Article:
In addition to what I have said above about my love for Cumberland, I have long believed for a number of reasons that I owed a debt to Cumberland. I was blessed to attend a law school with the caring and compassionate atmosphere that I have mentioned. I had outstanding professors, and a multitude of opportunities to participate in mock trial and moot court competitions, and was fortunate to be selected for Cumberland’s ABA Mock Trial Team where I received invaluable coaching with respect to courtroom presentation. Very importantly, I attended Cumberland on a scholarship, without which it would have been difficult for me to attend law school.
While we have given as we could over the years, Ovaline and I had hoped at some point to be able to make a contribution that would be commensurate with our love and gratitude for Cumberland. God provided us the ability to do that late this past year, and we decided to sponsor and name a classroom. We hope the renovations will help to attract students to Cumberland, and provide a better learning environment for our students.
The reason I specifically chose classroom 123 was that it was the classroom in which I had my very first class, which occurred in a summer session in which my section participated prior to the fall start. The first day I had pulled my old pickup truck into the parking lot that was then outside that classroom. I noticed I had the oldest, roughest looking vehicle in the lot. I walked into the classroom wearing jeans, boots, and a work shirt, and quickly noted I was the worst-dressed student in the classroom. I questioned whether I could compete with the other students, and wondered if I really belonged in law school. I suddenly had a strong urge to get in my truck, pick up my wife and son, and head back home. I silently prayed, “Lord, I am putting out a fleece. If the professor walks in and looks at me, and says, ‘Sir, I need to start class, so you’ll need to go back outside and finish mowing,’ I will know I do not belong here and I’ll leave and head home. But if he doesn’t, I’ll take that as a sign that this is where you want me.” When Professor Jack Nelson walked into the classroom he talked with us, but did not ask me to leave, and then he began teaching. Neither he nor the students looked down upon me and they were all very kind. I stayed, and spent a wonderful three years at Cumberland.
What do you hope your recipients gain through the support of the renovated/newly named classroom?
I would not my trade my Cumberland experience for anything, and I believe they will feel the same way if they will plug in and live the experience to the fullest. Hopefully, Ovaline and I can help make their experience just a little more special by providing an improved environment for their classroom instruction. We also hope this will help early on to encourage them to commit to giving back to Cumberland when and as they are able.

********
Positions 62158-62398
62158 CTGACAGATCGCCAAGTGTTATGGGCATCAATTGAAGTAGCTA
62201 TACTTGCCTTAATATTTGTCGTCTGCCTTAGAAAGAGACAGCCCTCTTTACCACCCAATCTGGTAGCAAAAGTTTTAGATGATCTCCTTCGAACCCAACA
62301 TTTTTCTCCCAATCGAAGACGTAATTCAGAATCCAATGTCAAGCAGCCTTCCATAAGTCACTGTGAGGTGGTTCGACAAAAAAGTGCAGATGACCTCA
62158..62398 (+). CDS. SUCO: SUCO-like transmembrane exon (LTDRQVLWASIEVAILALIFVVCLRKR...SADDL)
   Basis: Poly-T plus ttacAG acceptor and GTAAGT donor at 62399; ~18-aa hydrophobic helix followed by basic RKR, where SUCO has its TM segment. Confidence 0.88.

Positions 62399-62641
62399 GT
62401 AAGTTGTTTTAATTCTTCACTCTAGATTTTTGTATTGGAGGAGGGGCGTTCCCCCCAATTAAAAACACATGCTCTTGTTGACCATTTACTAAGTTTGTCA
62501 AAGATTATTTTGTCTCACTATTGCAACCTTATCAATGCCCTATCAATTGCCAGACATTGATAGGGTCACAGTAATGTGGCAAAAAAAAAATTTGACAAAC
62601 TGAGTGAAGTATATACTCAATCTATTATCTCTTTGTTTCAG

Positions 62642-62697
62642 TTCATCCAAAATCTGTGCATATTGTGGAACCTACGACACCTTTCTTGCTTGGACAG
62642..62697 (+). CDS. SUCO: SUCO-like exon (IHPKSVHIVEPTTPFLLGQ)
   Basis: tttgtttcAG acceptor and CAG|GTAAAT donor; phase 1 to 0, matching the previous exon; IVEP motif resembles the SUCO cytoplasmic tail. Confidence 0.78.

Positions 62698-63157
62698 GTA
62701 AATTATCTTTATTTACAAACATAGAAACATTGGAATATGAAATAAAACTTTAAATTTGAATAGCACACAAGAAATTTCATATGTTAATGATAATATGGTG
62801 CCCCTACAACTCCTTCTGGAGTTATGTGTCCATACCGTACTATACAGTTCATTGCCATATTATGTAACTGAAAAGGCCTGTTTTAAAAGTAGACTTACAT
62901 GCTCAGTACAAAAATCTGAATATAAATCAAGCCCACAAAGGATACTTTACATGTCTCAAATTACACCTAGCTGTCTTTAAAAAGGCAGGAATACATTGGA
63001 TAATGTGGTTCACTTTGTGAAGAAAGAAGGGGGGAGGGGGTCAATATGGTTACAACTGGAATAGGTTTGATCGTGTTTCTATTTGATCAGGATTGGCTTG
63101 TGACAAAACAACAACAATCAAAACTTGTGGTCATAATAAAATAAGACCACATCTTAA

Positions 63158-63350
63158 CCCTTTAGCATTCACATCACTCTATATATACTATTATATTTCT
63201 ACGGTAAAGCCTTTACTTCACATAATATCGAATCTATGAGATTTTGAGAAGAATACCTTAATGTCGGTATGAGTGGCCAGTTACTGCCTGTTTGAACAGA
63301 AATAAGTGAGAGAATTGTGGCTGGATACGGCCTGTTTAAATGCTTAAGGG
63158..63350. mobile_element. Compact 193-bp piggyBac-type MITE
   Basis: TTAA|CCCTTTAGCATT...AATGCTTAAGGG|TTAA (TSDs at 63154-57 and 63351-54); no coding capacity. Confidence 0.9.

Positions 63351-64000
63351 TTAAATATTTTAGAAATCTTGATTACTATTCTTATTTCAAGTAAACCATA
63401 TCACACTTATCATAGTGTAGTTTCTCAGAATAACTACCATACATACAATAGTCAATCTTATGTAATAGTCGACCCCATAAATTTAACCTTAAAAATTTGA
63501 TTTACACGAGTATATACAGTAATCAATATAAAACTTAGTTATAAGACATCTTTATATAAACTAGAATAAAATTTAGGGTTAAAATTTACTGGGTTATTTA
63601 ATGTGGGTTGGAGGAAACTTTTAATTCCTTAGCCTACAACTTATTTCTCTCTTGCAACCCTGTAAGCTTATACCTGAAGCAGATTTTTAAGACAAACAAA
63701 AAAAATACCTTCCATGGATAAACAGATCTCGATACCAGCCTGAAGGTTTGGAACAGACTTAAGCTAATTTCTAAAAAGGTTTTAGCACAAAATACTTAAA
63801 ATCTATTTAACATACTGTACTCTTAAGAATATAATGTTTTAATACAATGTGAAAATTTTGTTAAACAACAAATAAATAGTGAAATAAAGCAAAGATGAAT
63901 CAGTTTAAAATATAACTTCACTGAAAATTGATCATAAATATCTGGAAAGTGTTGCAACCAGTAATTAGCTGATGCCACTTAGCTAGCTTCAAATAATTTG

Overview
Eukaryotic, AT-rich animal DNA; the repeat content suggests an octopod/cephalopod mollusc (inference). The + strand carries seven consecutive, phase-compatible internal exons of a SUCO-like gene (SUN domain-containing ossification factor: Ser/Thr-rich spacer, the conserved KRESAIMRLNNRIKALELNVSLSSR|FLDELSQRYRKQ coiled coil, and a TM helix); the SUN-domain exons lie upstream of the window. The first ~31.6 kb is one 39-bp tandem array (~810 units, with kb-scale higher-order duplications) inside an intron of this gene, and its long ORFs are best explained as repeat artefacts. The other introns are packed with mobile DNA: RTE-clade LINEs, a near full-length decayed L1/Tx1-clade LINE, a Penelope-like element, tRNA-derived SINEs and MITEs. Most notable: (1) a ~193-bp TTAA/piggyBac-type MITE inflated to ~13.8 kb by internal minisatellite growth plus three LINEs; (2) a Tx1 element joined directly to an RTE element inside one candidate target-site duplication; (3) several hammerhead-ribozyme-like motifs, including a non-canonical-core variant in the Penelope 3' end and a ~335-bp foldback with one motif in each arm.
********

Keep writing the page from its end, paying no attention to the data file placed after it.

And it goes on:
What would you want current and future Cumberland students to know about the person(s) for whom classroom 123 is named?
That I am blessed and so grateful that God allowed my path to becoming an attorney to be through Cumberland School of Law. All my life when I have needed an encouraging word, or a helping hand, someone has been there to provide it. I hope that I have been and will continue to be a person whom God can depend upon to offer those encouraging words and helping hands to others.
Tell us about a special moment while you were a student at Cumberland or about your favorite Cumberland tradition.
There were so many, but my most special moment was walking across the stage at graduation. My father died when I had just turned 15, and my mother took on the task of finishing rearing my two younger sisters and me who were still at home. She regularly worked 12-hour days, six days a week and did without a lot so we could pay off bills from my father’s illness and have what we needed. Every minute of the hard work, the anxiety, and the lost sleep involved in obtaining my law degree was all forgotten when I looked out at my mother when they called my name and I walked across the stage to be hooded. It was a bittersweet occasion though, because it was the conclusion of a very special period in my life.
Tell us what Cumberland School of Law has meant to you as an alumnus.
I have been able to stay involved through service as a former president of a local alumni group, judging in mock trial competitions hosted by Cumberland, and for several years now as a member of the Cumberland Advisory Board. I am proud of Cumberland for nurturing and maintaining through the years the compassionate, family atmosphere that caused me to choose Cumberland and made my days there so special. As an alum, I try to serve Cumberland in any way I can, and make referrals to Cumberland grads anytime it is appropriate, because I know we have been trained to be competent, ethical, and passionate about our service as attorneys.